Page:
The uneasy situation continued for several years. “In 1994, we did a major transaction that, for the first time, brought emerging market fund money to the Ghana Stock Exchange.” The deal sold government-owned shares in 11 companies to international investors. It led to Databank trading about 60% of the entire stock exchange in one day!”
When the deal was complete, though, “the government decided not to pay us because we did not have the correct political color. We knew that if we wanted to compromise ourselves, we would get paid.” (Ofori-Atta notes, “We were on both sides of the trade, so we did make some money from the buy side.”)
The incident led to a decisive choice. “It was difficult, but we resolved to stay away from government work. We would not engage in government business anymore. We focused on creating and championing a mutual fund industry in the country and choose to subject ourselves to the whims of the market instead.” It wasn’t a decision that yielded an immediate payoff.
“There were slow times at the beginning, but I think Databank is a lot more resilient for having taken leadership in building the industry,” Ofori-Atta says. “That early choice has helped to maintain the integrity of the firm.” The firm and Ofori-Atta were honored twice by PWC as the most respected company and CEO in Ghana.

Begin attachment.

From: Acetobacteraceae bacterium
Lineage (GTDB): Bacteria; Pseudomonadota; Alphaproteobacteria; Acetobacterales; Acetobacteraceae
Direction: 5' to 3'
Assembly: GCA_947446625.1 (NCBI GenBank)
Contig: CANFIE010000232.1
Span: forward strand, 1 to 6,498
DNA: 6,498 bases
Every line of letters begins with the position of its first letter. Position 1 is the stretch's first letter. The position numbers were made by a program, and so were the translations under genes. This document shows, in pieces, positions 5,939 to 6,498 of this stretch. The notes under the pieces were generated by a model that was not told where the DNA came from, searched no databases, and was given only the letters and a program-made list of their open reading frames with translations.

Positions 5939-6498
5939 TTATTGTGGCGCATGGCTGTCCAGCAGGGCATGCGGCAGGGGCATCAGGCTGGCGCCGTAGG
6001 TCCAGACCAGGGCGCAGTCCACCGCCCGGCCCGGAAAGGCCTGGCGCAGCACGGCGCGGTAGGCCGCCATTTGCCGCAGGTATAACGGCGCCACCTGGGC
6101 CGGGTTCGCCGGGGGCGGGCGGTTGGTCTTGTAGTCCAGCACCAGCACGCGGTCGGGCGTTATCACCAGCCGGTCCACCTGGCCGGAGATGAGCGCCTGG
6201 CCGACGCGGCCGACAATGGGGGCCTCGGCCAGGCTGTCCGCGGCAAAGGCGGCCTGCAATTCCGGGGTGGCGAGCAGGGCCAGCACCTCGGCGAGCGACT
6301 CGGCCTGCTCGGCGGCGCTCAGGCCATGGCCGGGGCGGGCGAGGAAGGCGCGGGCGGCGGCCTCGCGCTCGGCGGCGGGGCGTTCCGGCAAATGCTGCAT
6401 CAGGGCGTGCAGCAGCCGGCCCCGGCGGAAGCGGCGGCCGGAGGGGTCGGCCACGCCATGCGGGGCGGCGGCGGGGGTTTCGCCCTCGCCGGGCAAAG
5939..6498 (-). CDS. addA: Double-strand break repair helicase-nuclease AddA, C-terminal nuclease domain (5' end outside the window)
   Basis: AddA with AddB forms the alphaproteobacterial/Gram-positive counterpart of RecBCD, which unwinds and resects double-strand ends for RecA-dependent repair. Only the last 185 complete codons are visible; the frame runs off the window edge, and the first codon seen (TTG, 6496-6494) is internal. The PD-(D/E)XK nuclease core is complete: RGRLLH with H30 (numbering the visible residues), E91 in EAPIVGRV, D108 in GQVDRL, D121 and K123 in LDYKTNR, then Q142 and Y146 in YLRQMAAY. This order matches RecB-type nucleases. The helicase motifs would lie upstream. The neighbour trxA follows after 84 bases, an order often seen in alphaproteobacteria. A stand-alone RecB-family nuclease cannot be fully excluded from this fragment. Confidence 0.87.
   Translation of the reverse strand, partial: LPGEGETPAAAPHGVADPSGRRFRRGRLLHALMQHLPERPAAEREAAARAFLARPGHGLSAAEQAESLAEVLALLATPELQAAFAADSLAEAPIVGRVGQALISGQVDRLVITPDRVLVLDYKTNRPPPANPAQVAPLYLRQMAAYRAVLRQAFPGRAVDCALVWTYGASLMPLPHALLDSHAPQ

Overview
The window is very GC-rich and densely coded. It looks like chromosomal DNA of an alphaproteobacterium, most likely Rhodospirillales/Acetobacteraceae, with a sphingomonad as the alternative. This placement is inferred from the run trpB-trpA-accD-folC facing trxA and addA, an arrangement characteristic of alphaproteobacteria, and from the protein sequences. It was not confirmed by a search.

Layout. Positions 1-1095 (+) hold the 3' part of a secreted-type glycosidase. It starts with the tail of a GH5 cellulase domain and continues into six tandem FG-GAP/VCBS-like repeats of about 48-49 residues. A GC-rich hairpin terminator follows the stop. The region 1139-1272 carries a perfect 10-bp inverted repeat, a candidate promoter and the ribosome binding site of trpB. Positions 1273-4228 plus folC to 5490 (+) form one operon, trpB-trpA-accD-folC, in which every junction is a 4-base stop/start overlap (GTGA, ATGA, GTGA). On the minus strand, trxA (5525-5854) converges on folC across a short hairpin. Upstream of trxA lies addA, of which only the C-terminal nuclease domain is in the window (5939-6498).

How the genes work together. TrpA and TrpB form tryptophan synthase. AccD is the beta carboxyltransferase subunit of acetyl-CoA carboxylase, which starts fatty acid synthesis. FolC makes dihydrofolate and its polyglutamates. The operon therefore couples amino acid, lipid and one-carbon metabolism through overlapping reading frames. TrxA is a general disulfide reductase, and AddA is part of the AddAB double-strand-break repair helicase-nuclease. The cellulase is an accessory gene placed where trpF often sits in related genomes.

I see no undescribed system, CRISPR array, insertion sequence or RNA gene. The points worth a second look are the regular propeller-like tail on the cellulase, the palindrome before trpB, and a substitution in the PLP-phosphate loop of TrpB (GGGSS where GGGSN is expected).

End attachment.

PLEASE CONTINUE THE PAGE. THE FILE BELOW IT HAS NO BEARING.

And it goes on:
As it developed into a full-service investment bank, Databank expanded into other parts of Africa, including a presence in The Gambia and Liberia, a pan-African mutual fund, and a private equity fund focused on food value chains in Africa with investments in Madagascar, South Africa, Zambia, Zimbabwe, Cameroon, Burkina Faso, Ethiopia, and Nigeria. The company is also in a joint venture with Prudential Insurance in Ghana, and provides stock brokerage, corporate finance, asset management, and research services.
For a long period, the company’s success paralleled Ghana’s overall development. From 2000 until 2013, Ghana saw strong GDP growth. The economy is driven by cocoa bean production, gold, and, increasingly in recent years, oil development, so commodity prices have a significant impact on the country. When global prices for all three key exports fell, coupled with governance challenges, it faced a currency crisis and electricity shortages that led to the IMF bailout in 2015.
In the face of that economic tumult, Ofori-Atta again pushed himself toward uncertainty. “The economy in Ghana had gotten so bad under the past regime that I asked myself whether to continue in the comfort of being the executive chairman of Databank, aloof to the politics of the nation.” He adds, “Too often, we know that we can do much more but out of selfishness or fear we demur and dither and deny the Republic and society our best.”